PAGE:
What is energy.
Everything in the universe is either energy or matter. For us humans,
energy is the means for doing work. Picking up a book, watching TV or
launching a Space Shuttle all needs energy. Without it there would be no
life, for all life uses energy.
Energy, so far as we are concerned, comes from only two sources: the
Sun and the decay of radioactive elements inside the Earth. The Sun
radiates its warmth out to all the planets, but ours happens to be about
the right distance away to be able to support Life. In fact, Life seems
to control the temperature of the planet like a thermostat.
But what about oil, gas or coal, which also come from inside the
Earth? They were formed because of the energy from ancient sunshine from
millions of years ago driving life on Earth. These have formed 'fossil
fuels' or 'non-renewable' energy sources.
Energy is the power that we use to do things, whether it is thinking
about building a ship or actually building it. Building it needs large
amounts of energy to power blast furnaces to make the steel, mills to
roll it and electricity to weld it to form the ship's structure. That
ship, when built, has engines, which push it through the water. Most
energy is not available to us in a usable form. We have to convert it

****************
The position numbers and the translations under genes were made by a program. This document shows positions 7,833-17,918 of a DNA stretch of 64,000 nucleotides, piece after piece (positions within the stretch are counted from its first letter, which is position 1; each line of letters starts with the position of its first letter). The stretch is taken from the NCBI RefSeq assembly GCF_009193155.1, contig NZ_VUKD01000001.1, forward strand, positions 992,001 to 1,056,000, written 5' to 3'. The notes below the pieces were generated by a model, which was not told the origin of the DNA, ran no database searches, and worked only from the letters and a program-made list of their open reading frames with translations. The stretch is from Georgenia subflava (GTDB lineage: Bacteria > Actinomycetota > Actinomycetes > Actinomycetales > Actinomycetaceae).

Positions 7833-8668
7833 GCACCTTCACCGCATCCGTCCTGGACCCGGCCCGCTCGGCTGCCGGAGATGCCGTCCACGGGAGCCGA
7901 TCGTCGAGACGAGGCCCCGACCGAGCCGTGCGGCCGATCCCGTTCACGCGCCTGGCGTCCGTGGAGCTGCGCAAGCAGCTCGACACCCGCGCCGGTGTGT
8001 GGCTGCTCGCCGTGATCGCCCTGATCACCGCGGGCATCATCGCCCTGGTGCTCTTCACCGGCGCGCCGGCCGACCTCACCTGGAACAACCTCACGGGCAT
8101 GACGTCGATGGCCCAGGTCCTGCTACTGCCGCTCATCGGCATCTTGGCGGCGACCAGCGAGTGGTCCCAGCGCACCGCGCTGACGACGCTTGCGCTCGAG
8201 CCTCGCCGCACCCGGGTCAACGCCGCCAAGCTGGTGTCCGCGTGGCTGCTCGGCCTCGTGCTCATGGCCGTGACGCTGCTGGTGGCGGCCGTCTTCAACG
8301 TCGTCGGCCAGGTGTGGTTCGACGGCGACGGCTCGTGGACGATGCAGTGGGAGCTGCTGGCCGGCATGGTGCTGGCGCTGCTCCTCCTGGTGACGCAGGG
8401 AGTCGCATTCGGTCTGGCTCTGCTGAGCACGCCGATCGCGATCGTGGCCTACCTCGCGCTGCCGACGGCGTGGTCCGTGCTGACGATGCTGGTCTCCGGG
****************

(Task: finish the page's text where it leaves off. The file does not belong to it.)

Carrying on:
into another form to make it work for us.
Here are two examples:
A fast-flowing river is full of energy we can't use. If you dam it and
install turbines, you get electricity.
Coal is just black rock with one odd property ... it burns. If you burn
it, you can warm your home, cook food or raise steam in a boiler - to
Life needs energy. Life's energy is self-perpetuating only so long as
there is sunshine. Plants can convert it and store it for their next
generation (as in potato tubers, groundnuts, rice or peas). Animals eat
the plants or each other, die and decompose, freeing nutrients for
plants again. It is a sustainable cycle. For hundreds of thousands of
years, humans have merely been a part of this cycle. Then we got clever
and discovered that we could use energy other than from our own muscles
to do work for us.
First we discovered that wind could drive our ships and water could
power our mills. Later, we found that coal could make heat and steam for
machinery. Then came oil and gas and nuclear power, all needed in
increasingly large amounts to fuel our endless appetite for being
comfortable and doing things with as little effort as possible. So we
heat our homes, schools and workplaces in the winter. In the richer
countries, most people have a car (or several) so that they can travel
about. Transport guzzles huge amounts of energy - all so that we can
have goods and services when we want them.
Kinds of energy resources.
Almost all of the energy we use comes from non-renewable sources.
All non-renewable energy sources create pollution, in part due to their
extraction from the crust of our planet but mainly from their burning.
Only two types exist: the fossil fuels (coal, oil and natural gas) and
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